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AFRO-NETS> Traditional health contributions to health education (2)
- Subject: AFRO-NETS> Traditional health contributions to health education (2)
- From: "P.R. Gwatirisa" <gwatirpr@mcmail.CIS.McMaster.CA>
- Date: Fri, 21 Nov 1997 12:48:59 -0500 (EST)
Traditional health contributions to health education (2)
Maurice Eisenbruch, Co Chief Investigator, CNRS-CACSPI project on
AIDS, France, wrote:
> Our group at CNRS-CACSPI have been working on the anthropology of
> STI and AIDS in Lao PDR, Cambodia and Thailand, and a paper describing
> some of this work in progress was presented in Manila. It identifies
> the social and structural and economic barriers to access to Western
> health. We agree that the role of traditional healer should be given
> more prominence. Why? The key issue, in our view, is not the healer as
> a mainstay of treatment. Rather, it is the healer as a window onto the
> local perceptions of all illnesses related to sex - including AIDS. It
> may well include other illnesses, such as leprosy, for example, which
> are biomedically not related to sex. It may open up thorny gender is-
> sues such as the perceived differences, for example, that 'women cre-
> ate AIDS, men catch it'. The key issue is how to overcome the cultural
> road-blocks to the acceptance of the AIDS campaigns. Here, the healers
> can act as key informants.
> At the Manila Conference, there were many papers of KAP studies of
> AIDS. These showed how important cultural factors can be. In our opin-
> ion, the KAP studies suffer the limitations that, as questionnaires
> fashioned by Western questions, they simply repeat the well-known
> 'category fallacy' of Kleinman. To be realistic, few involved in the
> emergency of AIDS have the time or luxury to wait for full-blown eth-
> nographic studies carried out country by country in Southeast Asia.
> Nevertheless, a compromise is needed, in which the KAP and the ethno-
> graphic approaches complement one another.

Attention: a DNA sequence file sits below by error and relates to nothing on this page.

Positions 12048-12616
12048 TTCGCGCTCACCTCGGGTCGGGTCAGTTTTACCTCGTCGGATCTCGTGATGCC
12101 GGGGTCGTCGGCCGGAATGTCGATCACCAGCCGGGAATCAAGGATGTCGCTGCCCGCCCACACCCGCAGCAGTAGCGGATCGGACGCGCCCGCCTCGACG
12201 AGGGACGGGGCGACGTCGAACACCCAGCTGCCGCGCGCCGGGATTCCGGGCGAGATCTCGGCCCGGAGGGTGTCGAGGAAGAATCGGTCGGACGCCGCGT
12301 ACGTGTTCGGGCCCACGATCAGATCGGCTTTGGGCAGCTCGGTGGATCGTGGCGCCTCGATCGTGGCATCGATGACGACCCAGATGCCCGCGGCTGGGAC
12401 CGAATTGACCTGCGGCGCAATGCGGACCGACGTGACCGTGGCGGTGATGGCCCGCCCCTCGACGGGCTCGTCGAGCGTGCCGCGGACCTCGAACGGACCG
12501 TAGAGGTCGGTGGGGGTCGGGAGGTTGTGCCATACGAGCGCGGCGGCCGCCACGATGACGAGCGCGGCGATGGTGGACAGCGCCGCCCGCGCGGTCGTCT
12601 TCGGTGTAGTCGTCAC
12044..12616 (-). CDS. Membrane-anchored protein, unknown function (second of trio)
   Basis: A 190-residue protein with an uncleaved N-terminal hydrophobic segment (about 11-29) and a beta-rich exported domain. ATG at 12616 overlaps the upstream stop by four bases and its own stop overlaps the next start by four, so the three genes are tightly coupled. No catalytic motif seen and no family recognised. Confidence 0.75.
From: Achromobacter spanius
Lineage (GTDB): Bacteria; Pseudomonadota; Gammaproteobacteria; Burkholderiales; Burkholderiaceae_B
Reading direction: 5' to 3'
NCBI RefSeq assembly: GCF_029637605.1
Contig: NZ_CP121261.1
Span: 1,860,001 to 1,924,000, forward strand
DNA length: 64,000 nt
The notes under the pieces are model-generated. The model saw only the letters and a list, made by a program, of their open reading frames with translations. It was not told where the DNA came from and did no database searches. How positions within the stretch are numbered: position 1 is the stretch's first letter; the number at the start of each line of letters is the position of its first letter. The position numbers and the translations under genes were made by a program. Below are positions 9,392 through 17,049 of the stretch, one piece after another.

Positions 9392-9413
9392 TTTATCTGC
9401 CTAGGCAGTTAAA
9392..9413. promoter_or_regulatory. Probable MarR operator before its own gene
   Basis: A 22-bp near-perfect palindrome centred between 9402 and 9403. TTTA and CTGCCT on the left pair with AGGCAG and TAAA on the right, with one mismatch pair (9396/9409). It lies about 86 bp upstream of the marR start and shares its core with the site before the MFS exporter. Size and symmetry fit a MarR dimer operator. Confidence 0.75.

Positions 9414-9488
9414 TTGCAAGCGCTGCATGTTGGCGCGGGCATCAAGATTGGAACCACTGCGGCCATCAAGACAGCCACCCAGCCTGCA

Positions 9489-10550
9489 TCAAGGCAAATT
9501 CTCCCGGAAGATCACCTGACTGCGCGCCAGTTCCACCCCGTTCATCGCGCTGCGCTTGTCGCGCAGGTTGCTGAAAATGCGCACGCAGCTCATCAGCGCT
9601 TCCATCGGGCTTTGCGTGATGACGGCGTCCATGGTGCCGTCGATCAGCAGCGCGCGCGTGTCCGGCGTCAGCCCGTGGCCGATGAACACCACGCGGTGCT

> In our opinion, the issue of traditional beliefs and practices to do
> with sex, and sexually transmitted illness, should be given greater
> prominence in Geneva and at future conferences. Traditional healing is
> a necessary part of such a focus. We hope that this posting will
> stimulate further discussion.
I read with interest Maurice's contribution on the need to consider
traditional beliefs and practices around sex, particularly when dealing
with HIV/AIDS issues. Studies on the socio-cultural construction of AIDS
that have been conducted in different settings shows how a contextual
analysis and understanding of sexually related issues can pave way to
culturally appropriate interventions. If I can speak more specifically
about Zimbabwe:- given the economic upheaval the country is going through,
there is need to identify workable solutions to the problem of HIV/AIDS,
so that financial resources are appropriately directed. In some parts of
Zimbabwe, AIDS is construed as an indigenous folk disease called Runyoka,
a form of witchcraft intended to punish men engaging in extra-marital
relations (refer to Willms et al. 1995) [(AIDS is construed also as
"Meila" in parts of Botswana (Ingstad) and "Kahungo" in parts of Zambia
(Mogernsen)] - I am sure there are a few other examples - I remember
reading Edward Green's article on Swaziland a year ago and I think it
speaks to that too - I have to read it again.
My point is that, where there are such conflicting conceptual categories,
there is no way we can sideline indigenous KAP on HIV/AIDS and other
sexually transmitted diseases. Ignoring the traditional aspect of
therapeutic care only turns out to be more expensive in the long term,
as those who espouse it continue to do so, and at the end of the day we
look back to assess our efforts in combating the spread of HIV, and
nothing has worked.
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